Valarian profile image
Valarian in reply to diogenes

... and yet, those same endos do (usually) routinely monitor TSH, FT4 and FT3 in hyperthyroid patients. They know that FT3 may remain high, even if FT4 is within range (and TSH non-existent) and that in the event of a Graves’ relapse, FT3 may become elevated before FT4.

They have learnt that in the bakery, having five doughnuts does not mean you have five loaves of bread, but do not apparently consider applying the same lesson in your greengrocers’ next door.


DippyDame profile image

Comes as no surprise!

Heads buried deeply in the sands of time.

If they don't look they won't find - despite the fact that the proof is staring them in the face.

Meanwhile thyroid patients are suffering.

It's only thanks to the experts on this forum that I was able to find the clues that medics missed for decades......

Huge thanks to all


jimh111 profile image

Thanks for your letter challenging the use of TSH for diagnosis of hypothyroidism and your point about TSH being valuable for diagnosing (primary) hypothyroidism but it becomes of little value when approaching or within its reference interval. This is not surprising as TSH varies both during the day and (to a larger extent) during the menstrual cycle.

TSH (quantity and quality) is controlled by TRH as well as fT3 and fT4. How hard you push the accelerator pedal controls the speed of the car, even if the engine is a little out of tune.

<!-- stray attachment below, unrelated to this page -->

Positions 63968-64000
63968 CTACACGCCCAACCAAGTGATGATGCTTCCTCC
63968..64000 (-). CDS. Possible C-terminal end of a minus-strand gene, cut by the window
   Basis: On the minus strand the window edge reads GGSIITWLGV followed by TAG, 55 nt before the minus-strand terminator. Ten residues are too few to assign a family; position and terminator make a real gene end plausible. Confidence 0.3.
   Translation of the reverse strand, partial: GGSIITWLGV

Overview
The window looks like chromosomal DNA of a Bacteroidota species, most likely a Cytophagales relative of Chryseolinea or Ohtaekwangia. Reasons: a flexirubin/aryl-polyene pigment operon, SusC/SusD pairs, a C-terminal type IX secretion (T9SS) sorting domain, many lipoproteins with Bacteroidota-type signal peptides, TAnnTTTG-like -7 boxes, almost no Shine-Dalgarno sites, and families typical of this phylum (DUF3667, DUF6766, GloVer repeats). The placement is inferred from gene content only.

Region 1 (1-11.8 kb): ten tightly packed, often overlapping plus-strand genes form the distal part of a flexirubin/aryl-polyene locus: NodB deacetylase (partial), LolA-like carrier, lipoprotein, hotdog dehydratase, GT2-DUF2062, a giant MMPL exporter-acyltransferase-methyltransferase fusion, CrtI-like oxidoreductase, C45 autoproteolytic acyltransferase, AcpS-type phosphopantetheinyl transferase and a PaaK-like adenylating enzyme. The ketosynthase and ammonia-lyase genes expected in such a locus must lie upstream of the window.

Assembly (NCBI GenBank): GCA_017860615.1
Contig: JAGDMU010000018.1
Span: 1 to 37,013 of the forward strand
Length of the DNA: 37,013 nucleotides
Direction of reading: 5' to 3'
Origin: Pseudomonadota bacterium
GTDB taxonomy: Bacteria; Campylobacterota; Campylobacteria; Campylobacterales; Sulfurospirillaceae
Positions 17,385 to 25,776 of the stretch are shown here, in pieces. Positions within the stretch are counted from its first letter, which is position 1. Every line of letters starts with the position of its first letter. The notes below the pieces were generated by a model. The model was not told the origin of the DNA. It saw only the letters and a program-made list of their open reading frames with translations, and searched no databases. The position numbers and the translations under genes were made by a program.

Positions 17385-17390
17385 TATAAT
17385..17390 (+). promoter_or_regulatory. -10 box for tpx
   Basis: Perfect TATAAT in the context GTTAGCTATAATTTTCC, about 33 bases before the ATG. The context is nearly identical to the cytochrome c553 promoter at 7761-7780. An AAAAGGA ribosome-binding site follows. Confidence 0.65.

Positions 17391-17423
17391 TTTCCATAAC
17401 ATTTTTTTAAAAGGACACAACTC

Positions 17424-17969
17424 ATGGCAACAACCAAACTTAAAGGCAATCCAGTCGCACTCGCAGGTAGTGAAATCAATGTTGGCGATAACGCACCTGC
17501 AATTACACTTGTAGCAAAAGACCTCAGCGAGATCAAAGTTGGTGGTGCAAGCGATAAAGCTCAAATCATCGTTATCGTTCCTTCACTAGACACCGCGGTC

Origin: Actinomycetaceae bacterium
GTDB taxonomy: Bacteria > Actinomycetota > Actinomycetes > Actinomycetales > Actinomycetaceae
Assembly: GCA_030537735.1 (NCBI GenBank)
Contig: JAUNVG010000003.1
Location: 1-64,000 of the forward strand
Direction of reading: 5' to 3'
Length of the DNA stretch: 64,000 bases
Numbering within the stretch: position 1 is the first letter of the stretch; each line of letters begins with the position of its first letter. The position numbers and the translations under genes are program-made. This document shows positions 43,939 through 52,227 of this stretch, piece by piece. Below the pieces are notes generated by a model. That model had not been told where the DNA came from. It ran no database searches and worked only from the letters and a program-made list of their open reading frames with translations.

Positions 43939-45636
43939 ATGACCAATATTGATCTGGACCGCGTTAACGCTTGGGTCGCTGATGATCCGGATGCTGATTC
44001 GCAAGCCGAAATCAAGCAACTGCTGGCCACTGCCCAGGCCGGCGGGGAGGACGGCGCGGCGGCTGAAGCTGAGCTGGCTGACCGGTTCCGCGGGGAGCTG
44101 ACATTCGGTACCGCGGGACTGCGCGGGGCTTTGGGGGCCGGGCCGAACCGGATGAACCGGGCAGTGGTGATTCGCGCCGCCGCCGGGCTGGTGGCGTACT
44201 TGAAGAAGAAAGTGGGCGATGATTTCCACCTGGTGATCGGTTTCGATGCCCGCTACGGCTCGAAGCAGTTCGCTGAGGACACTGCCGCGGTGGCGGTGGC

I dislike meta-analyses. The outcome invariably depends on how the data is selected and ranked. During my training in computing we had GIGO (garbage in, garbage out) hammered into us, don’t over-analyse weak data.

Invariably hypothyroidism is defined in terms of TSH and fT4. We are then told that hypothyroidism cannot be diagnosed by signs and symptoms because they do not correlate with TSH. This isn’t just a case of putting the cart before the horse or even incompetence, it is fraud. This belief in TSH is a religion rather than science .

The claim that TSH is a sensitive marker is absurd. Only 2.5% of the population will have an elevated TSH or low fT4, as defined by the 95% reference interval. Also, TSH and fT4 tend to exit their reference intervals at same time as can be seen in Figure 1 . (If they didn’t there wouldn’t be an inverse relationship between TSH and fT4). A considerable number of hypothyroid patients have a normal TSH. In statistical terminology TSH is not a sensitive marker.

The other factor is that the assays are not always reliable. TSH assays measure presence not activity and fT4 assays can be inaccurate. I don’t have an understanding of the science but Figure 2 shows me that the standard fT4 assay is imperfect.